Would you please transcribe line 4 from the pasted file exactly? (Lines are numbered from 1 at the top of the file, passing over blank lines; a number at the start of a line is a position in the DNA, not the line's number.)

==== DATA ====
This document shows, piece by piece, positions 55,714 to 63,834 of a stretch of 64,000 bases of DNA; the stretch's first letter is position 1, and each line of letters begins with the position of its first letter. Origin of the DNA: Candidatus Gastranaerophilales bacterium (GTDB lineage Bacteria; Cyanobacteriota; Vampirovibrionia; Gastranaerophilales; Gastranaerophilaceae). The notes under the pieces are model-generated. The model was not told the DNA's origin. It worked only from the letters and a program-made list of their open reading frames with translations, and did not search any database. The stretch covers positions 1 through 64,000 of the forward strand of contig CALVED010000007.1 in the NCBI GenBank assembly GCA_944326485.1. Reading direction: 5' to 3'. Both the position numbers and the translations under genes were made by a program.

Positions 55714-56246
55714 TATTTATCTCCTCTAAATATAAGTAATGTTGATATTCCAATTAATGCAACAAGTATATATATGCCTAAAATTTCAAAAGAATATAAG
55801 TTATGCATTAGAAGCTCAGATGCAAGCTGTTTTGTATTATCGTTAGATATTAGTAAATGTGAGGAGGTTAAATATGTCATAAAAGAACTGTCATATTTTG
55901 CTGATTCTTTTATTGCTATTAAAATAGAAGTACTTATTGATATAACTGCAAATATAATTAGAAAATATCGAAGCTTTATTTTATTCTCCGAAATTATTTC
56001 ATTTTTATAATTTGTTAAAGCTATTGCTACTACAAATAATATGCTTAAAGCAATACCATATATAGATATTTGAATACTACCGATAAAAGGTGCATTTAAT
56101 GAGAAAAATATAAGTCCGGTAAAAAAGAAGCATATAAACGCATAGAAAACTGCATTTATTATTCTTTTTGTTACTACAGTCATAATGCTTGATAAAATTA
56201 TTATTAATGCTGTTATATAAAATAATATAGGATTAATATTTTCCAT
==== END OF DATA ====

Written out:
55801 TTATGCATTAGAAGCTCAGATGCAAGCTGTTTTGTATTATCGTTAGATATTAGTAAATGTGAGGAGGTTAAATATGTCATAAAAGAACTGTCATATTTTG